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Tue. Dec 6th, 2022
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NEW DELHI: The Supreme Court on Thursday agreed to list for hearing a PIL challenging the constitutional validity of the judge-selecting-judge collegium system, a mechanism which was created by the SC through two Constitution bench judgments in 1993 and 1998, taking away a power constitutionally conferred on the executive. A bench headed by CJI D Y Chandrachud asked petitioner Mathews J Nedumpara whether the PIL was maintainable.
Last collegium meet couldn’t take place as Chandrachud, Kohli extended hearing time
It could not take place because Justice Chandrachud and Justice Hima Kohli continued hearings till 9.15pm, five hours beyond the scheduled closure of business hours.
Justice Lalit then attempted to circulate the names he had proposed for appointment to the SC as judges for approval of the collegium members. It received approval from Justices Sanjay K Kaul and K M Joseph, but Justices Chandrachud and Nazeer strongly objected to the “circulation” method, saying selection of candidates for appointment as judges of the highest constitutional court of the country must be discussed across the table. They had also said the selection of proposed candidates was not broad-based as it failed to consider eligible high court judges from among women, Scheduled Castes and OBCs as well as the minority communities. On October 7, the President appointed Justice Chandrachud as the CJI-designate, thus kicking in the tradition of the incumbent CJI not proceeding with further deliberations on appointments and transfers of judges.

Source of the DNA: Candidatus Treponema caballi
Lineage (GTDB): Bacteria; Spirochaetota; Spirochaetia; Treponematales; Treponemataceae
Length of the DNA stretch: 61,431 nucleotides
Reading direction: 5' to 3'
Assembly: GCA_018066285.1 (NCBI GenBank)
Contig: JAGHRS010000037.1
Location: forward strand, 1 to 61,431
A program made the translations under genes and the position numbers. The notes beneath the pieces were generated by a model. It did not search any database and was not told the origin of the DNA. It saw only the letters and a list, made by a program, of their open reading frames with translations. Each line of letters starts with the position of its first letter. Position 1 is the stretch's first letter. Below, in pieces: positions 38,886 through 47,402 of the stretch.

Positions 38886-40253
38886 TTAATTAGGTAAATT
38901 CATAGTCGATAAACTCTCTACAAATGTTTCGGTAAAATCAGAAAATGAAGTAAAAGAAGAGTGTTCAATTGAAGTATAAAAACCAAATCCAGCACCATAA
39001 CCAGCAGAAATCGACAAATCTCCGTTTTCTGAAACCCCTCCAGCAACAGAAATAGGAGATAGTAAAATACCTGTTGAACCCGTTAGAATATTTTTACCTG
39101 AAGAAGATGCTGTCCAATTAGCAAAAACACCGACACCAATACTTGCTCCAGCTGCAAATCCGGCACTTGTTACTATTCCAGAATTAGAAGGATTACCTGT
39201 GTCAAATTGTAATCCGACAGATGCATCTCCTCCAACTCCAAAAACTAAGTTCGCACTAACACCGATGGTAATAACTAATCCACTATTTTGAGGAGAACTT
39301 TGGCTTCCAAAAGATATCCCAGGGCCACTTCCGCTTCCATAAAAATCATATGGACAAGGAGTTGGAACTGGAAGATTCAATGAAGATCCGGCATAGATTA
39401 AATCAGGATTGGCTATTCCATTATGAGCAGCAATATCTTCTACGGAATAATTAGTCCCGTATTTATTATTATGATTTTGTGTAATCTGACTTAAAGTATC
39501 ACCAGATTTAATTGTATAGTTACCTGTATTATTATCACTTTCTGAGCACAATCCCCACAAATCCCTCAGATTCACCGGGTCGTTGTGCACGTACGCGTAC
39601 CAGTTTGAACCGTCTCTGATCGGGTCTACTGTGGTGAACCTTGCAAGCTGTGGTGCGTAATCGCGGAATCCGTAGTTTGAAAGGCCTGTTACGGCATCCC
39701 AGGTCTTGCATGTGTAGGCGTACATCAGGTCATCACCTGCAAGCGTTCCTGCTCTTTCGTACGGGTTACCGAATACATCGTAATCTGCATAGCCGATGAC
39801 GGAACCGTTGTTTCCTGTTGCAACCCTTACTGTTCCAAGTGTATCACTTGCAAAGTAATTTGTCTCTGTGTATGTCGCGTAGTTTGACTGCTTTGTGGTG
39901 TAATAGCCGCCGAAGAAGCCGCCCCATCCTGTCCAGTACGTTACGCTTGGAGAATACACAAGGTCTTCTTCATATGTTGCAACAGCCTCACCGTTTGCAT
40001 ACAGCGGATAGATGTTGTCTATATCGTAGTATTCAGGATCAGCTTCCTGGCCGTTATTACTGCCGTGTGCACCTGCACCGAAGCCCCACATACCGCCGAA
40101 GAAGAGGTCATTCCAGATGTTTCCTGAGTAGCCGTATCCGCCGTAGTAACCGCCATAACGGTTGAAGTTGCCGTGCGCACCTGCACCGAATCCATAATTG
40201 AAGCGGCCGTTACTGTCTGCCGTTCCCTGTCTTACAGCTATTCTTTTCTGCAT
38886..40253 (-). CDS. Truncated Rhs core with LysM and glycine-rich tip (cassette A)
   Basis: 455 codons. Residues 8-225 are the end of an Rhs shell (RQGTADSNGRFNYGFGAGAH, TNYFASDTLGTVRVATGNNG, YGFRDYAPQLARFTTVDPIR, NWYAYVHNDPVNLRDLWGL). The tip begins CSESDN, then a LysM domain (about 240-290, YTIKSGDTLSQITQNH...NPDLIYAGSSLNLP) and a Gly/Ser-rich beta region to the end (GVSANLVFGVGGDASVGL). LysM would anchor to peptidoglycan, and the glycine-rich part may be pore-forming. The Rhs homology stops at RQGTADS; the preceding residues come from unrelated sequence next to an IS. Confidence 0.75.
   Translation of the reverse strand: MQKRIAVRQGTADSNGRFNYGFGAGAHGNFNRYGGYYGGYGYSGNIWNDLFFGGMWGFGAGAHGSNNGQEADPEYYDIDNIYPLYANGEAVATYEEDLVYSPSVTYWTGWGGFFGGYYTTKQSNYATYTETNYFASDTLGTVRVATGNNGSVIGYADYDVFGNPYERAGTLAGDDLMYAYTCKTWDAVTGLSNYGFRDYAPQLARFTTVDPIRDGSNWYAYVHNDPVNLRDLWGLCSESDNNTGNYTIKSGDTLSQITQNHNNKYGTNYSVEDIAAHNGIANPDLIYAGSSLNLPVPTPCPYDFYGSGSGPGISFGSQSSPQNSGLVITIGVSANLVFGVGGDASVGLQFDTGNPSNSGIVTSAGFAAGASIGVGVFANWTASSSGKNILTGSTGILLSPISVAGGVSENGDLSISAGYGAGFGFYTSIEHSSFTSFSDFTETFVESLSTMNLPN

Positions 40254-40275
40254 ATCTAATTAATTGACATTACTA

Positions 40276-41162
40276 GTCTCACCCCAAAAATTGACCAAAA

The final collegium resolution, detailing extracts of the deliberations in its last few meetings and uploaded on the SC website on October 9, stated, “The letters of Justices Chandrachud and Nazeer, however, did not disclose any views against any of these candidates. This was brought to their notice and reasons were solicited and/or alternative suggestions were invited vide second communication dated October 2 addressed by the CJI. There was no response to said communication.”
The then CJI during the October 9 meeting had circulated the resolution, to which letters of Justices Chandrachud and Nazeer were attached. After the members signed it, only the resolution was uploaded and not the letters of the two objecting judges.
All stakeholders not heard: Petitioner
Nedumpara said the collegium system was created without hearing all the stakeholders including the aspiring judges. “When Parliament passes a law, like the National Judicial Appointments Commission, there is presumed symbolic representation of each citizen in the debate on the law prior to its enactment. But there was no such opportunity given to all stakeholders prior to creation of collegium system,” he said. The bench said the PIL would be listed before an appropriate bench.

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